(John Bretschneider / Staff)
DUBAI — Experts and analysts are expressing skepticism of a reported deal to transfer islands near the Strait of Hormuz from Iran to the United Arab Emirates, stating that such a transfer would face “huge obstacles.”
A high-level UAE government source told Defense News last week that UAE and Iranian officials have engaged in secretive talks since June over the island situation, with the help of the Omani government.
“A deal has been reached and finalized on the Greater and Lesser Tunbs,” the source said. “For now, two of the three islands are to return to the UAE while the final agreement for Abu Musa is being ironed out.
“Iran will retain the seabed rights around the three islands while the UAE will hold sovereignty over the land,” he said. “Oman will grant Iran a strategic location on Ras Musandam mountain, which is a very strategic point overlooking the whole gulf region.”
Two days after Defense News posted a story on its website, the Iranian Foreign Ministry denied any accord over the disputed Islands.
“The Iranian embassy in Abu Dhabi said in a statement that the news carried by a number of Arab websites regarding the three Iranian Islands in the Persian Gulf is baseless and fabricated,” reported the Islamic Republic News Agency.
A UAE government spokesman could not be reached for comment. A US State Department official said: “Throughout the duration of this issue, the United States has supported a peaceful resolution between the United Arab Emirates and the Islamic Republic of Iran over the Abu Musa, Greater Tunb, and the Lesser Tunb islands.”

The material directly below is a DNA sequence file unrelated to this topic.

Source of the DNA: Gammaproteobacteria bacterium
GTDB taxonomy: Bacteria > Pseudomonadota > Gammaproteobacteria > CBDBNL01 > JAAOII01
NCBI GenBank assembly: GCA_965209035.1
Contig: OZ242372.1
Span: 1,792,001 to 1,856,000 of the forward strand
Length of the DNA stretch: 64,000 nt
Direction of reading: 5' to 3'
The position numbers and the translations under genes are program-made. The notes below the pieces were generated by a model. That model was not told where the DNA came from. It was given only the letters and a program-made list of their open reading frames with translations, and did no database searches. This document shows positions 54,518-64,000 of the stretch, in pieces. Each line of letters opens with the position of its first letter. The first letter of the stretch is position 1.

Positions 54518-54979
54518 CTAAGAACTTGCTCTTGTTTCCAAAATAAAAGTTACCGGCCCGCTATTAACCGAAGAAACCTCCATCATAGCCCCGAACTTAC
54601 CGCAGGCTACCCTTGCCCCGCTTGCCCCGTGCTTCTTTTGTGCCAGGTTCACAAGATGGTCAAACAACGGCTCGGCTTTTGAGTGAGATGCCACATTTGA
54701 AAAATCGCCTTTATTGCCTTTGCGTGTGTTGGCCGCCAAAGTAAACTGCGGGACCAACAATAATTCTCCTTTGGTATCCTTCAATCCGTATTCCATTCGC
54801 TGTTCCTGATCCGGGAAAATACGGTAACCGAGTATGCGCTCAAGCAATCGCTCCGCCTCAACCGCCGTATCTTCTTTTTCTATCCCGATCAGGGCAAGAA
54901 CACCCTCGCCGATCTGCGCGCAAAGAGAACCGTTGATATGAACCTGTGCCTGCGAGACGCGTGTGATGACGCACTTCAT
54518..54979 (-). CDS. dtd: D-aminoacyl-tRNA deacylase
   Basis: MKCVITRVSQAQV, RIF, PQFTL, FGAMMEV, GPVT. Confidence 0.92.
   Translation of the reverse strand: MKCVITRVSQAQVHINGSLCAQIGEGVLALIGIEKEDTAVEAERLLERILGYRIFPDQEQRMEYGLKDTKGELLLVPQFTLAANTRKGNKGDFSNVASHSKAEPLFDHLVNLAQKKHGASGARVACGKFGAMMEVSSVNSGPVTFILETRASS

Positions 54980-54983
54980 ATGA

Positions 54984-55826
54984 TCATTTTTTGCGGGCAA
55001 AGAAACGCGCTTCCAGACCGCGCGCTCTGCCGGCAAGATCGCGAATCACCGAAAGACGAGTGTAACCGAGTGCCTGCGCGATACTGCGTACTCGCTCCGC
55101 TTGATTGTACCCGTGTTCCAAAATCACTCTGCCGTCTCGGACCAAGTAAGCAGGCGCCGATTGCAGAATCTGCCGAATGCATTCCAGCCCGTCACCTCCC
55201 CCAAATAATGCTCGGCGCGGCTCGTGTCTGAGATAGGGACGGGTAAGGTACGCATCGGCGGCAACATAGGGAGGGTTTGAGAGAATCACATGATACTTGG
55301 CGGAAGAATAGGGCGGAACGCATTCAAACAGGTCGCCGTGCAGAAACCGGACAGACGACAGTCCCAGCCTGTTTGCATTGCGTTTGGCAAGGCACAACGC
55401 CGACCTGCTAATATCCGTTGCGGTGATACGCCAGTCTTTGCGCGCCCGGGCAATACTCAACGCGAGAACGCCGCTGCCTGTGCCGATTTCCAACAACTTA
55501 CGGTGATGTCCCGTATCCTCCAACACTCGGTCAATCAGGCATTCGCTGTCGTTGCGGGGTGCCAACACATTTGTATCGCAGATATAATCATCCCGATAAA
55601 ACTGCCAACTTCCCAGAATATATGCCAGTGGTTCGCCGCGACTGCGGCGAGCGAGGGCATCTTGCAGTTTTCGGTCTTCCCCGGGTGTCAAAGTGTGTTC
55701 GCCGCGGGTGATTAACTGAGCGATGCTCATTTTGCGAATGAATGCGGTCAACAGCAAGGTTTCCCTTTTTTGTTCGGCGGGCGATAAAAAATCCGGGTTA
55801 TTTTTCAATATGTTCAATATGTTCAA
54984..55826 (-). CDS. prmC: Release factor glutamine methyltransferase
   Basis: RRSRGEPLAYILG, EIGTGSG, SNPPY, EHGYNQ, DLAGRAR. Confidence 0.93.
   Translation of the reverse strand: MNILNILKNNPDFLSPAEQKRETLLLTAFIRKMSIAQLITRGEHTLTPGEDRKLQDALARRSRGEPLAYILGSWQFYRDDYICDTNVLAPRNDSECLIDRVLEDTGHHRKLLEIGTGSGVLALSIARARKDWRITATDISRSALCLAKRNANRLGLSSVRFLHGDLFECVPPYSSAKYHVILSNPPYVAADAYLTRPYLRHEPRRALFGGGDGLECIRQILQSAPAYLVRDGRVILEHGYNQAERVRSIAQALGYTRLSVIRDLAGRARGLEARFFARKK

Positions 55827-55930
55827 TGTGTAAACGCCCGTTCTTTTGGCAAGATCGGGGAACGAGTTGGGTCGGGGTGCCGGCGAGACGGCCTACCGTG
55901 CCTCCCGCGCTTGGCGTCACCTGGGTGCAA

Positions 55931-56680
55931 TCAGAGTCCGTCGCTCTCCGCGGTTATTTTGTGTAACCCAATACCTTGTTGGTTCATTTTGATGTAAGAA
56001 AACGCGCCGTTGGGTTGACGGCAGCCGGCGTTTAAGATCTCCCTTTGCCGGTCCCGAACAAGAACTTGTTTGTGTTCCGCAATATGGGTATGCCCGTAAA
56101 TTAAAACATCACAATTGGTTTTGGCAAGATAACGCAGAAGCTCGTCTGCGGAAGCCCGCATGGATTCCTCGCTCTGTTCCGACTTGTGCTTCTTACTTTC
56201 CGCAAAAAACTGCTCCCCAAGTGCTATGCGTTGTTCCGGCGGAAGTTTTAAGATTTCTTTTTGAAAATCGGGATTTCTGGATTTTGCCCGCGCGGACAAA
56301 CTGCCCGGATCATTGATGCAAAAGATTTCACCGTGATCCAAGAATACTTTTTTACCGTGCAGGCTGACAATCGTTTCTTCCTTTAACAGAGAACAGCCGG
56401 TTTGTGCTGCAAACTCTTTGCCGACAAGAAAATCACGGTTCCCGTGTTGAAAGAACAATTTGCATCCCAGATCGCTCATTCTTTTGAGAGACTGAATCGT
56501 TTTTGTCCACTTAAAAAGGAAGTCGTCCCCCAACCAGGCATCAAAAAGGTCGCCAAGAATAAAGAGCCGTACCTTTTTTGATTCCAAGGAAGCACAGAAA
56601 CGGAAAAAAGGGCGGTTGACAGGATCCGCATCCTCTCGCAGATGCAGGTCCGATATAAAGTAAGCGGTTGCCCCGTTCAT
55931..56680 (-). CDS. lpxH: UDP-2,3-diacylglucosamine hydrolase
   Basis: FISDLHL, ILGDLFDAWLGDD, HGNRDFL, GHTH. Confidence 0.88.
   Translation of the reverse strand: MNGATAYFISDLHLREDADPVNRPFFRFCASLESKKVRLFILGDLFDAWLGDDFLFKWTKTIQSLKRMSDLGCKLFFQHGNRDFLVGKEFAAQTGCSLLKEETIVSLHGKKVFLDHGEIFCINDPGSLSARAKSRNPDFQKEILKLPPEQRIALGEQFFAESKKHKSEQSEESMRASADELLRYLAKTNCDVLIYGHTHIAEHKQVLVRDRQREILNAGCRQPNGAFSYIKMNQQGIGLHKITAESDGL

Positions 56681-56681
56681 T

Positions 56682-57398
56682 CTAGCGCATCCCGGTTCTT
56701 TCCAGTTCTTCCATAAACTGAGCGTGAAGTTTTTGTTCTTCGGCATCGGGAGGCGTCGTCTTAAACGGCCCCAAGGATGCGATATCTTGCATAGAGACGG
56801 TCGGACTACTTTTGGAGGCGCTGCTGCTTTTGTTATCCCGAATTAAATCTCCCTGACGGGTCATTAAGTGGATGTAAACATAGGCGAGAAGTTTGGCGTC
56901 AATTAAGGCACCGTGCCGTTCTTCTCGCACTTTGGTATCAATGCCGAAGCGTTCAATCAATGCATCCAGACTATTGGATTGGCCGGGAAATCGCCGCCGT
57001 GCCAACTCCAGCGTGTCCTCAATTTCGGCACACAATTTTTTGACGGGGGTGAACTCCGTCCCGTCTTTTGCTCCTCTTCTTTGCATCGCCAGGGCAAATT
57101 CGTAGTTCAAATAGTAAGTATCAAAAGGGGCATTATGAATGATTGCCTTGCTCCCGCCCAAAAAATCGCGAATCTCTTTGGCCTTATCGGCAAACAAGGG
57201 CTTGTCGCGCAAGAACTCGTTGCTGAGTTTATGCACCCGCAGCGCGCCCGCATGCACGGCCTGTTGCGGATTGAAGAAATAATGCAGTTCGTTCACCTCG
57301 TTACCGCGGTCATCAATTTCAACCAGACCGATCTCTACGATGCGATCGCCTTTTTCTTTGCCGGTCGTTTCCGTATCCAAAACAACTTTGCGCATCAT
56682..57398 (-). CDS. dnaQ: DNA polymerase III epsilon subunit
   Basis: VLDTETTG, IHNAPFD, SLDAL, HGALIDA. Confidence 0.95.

The official deferred to UAE and Iran for information on any agreement.
“The fact that the Iranians have used the islands as a way to appeal to the UAE is remarkable,” said David Andrew Weinberg, senior fellow at the Foundation for Defense of Democracies in Washington. “There are enormous obstacles for such a deal to be worked out and the Iranian domestic equation is not the only factor.
“You have to keep in mind what Yousef al-Otaiba [UAE ambassador to Washington] said when he referred to the UAE military for the last 40 years — [they] wake up, dream, breathe, eat, sleep the Iranian threat,” he said.
Weinberg added that any ambitious initiative has to have “at least a yellow light” from Iran’s supreme leader, Ayatollah Ali Khamenei.
“If he does agree, his intentions [have] to be taken into account, which would be to divide the [Gulf Cooperation Council] by allying with the UAE and Oman over Saudi [Arabia],” he said. “If Tehran is giving the islands back, you better bet that security officials and folks in Abu Dhabi are in good view of the Iranian strategic interests.”
Oman’s role has been described by the high-level source as very important in the next period.
According to the source, Iran would be given access to the strategic Ras Musandam peninsula overlooking the Strait of Hormuz and in return, Oman would receive free gas and oil from Iran.
The agreement was finalized on Dec. 24, the source said, during the visit of Sheikh Mohamed bin Zayed al-Nahyan, Abu Dhabi’s crown prince and deputy supreme commander of the UAE Armed Forces, with Sultan Qaboos bin Said of Oman.